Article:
Canton Repository

March 27, 2003

WTO rules against U.S. steel tariffs

By Paul M. Krawzak
Copley Washington correspondent

WASHINGTON — Tariffs that President Bush imposed a year ago to help save the U.S. steel industry could be in trouble after a preliminary ruling from the World Trade Organization that they violate global trade rules.

The WTO decision will not be final for another month. But if it stands, it could imperil the “safeguard” tariffs, which many believe are crucial to the survival of U.S. steel makers.

The United States will appeal the final ruling if it does not change, said a U.S. trade official who spoke on condition he not be identified.

“The administration has demonstrated its willingness to both defend and use these laws and other trade remedy laws,” said the official, who complained that the preliminary ruling had been leaked. “We will continue to consider requests for safeguard measures from domestic producers. In the meantime, the steel safeguard measures will remain in place.”

Bush ordered the tariffs after a long campaign from steel companies and union officials and an investigation by the U.S. International Trade Commission. The tariffs of up to 24 percent raise the cost of a wide range of steel imports, including sheet and bar steel. They are part of the administration’s program to reduce excess global steel production.

Congressional supporters of the tariffs reacted swiftly to the WTO decision. Lawmakers from Ohio said the decision troubled them.

“I’m very concerned about it,” said Rep. Ralph Regula, R-Bethlehem Township. “I think historically the appeals are not very successful.” Regula is former chairman of the Congressional Steel Caucus.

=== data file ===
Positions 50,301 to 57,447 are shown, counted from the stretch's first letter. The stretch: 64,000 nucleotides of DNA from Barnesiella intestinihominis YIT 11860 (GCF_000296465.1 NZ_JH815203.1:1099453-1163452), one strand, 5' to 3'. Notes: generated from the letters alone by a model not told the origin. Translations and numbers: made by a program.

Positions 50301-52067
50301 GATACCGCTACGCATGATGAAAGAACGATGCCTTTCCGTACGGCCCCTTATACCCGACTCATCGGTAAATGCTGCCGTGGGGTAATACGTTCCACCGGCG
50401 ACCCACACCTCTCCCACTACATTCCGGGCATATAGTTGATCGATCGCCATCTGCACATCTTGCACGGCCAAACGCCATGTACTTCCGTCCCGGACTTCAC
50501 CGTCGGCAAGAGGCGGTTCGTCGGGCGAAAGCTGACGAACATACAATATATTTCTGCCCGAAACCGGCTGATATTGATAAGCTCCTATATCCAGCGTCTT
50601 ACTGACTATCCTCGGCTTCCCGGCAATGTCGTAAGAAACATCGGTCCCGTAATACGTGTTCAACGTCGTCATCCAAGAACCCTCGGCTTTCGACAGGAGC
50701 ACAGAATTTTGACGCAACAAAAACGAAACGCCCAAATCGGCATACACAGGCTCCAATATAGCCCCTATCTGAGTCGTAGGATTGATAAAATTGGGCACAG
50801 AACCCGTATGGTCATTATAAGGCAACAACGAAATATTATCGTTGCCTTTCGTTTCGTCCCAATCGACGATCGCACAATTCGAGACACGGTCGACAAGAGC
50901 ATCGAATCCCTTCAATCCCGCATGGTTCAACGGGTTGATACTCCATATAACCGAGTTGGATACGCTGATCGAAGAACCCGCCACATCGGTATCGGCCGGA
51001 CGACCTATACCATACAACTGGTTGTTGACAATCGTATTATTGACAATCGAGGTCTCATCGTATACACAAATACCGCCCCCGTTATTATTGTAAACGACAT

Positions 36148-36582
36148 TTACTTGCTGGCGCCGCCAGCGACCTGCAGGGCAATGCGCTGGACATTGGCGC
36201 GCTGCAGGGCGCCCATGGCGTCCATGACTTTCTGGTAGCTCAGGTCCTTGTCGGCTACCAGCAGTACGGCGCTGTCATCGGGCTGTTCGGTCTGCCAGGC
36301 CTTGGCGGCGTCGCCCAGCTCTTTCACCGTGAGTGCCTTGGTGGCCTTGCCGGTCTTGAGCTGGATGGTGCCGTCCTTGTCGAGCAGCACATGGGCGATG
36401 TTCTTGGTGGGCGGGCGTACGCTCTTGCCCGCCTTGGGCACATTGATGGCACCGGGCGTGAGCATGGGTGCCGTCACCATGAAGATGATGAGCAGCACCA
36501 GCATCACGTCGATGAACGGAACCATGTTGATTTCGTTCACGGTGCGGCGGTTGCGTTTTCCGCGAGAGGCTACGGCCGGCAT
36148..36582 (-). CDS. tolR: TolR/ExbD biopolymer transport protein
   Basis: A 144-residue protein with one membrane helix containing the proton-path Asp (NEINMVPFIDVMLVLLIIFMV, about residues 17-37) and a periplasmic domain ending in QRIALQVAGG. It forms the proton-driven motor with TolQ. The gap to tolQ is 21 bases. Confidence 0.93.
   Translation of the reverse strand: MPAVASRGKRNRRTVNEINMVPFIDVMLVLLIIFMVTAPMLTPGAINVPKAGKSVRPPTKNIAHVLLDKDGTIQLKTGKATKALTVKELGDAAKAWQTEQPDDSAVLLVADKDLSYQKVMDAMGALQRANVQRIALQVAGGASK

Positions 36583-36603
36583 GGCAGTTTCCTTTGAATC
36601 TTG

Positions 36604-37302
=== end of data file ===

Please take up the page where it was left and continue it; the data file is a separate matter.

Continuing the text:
Rep. Bob Ney, R-St. Clairsville, called the decision “outrageous” and issued a warning to steel-producing nations that brought the WTO case against the United States.

“Between the failure of the U.N. to stand with us against Saddam Hussein and today’s decision by the WTO, we are seeing the repeated failure of many in the international community to stand with the United States, and that is something that many of us in the Congress will not soon forget,” he said in a prepared statement.

Sen. Mike DeWine, R-Cedarville, said he was deeply disappointed, since the tariffs have given the steel industry “time to take the necessary steps to remain competitive. Our nation’s steel industry is vitally important to our nation’s economic and military security.”

Both the Timken Co., a maker of specialty steel in Canton, Ohio, and Republic Engineered Products in Fairlawn, Ohio, have benefited from the tariffs and support them. Officials at those companies were unprepared to react to the decision late Wednesday.

Opponents of the tariffs said the WTO decision could lead to their repeal, something increasingly sought by opponents who say the higher steel prices have cost jobs among steel-using manufacturers.

“I think this will make it further difficult for the administration to continue the tariffs,” said Jon Jenson, president of the Consuming Industries Trade Action Coalition, which opposes the tariffs.

The tariffs already have cost the economy 200,000 jobs outside the steel industry, he said, citing studies. “The damage has only begun.”

Unlike antidumping tariffs, which punish foreign steel producers for unfair trade, the safeguard tariffs are designed to help companies that have been hurt by large quantities of imports, whether they were traded illegally or not.

“Many counties have used them,” said the trade official who supports their use. “We believe the steel safeguard measures comply with our international obligations.” He said 60 counties have used safeguard tariffs since the WTO was founded in the mid 1990s.

A coalition of steel companies and union officials accused the WTO of exceeding its authority.

“The problem is a systematic WTO bias against the use of trade law measures by any country,” a statement from the American Iron and Steel Institute said. “Insofar as WTO panels have struck down every safeguard measure to come before them, the issue is a broken WTO dispute-settlement process, not the” tariffs.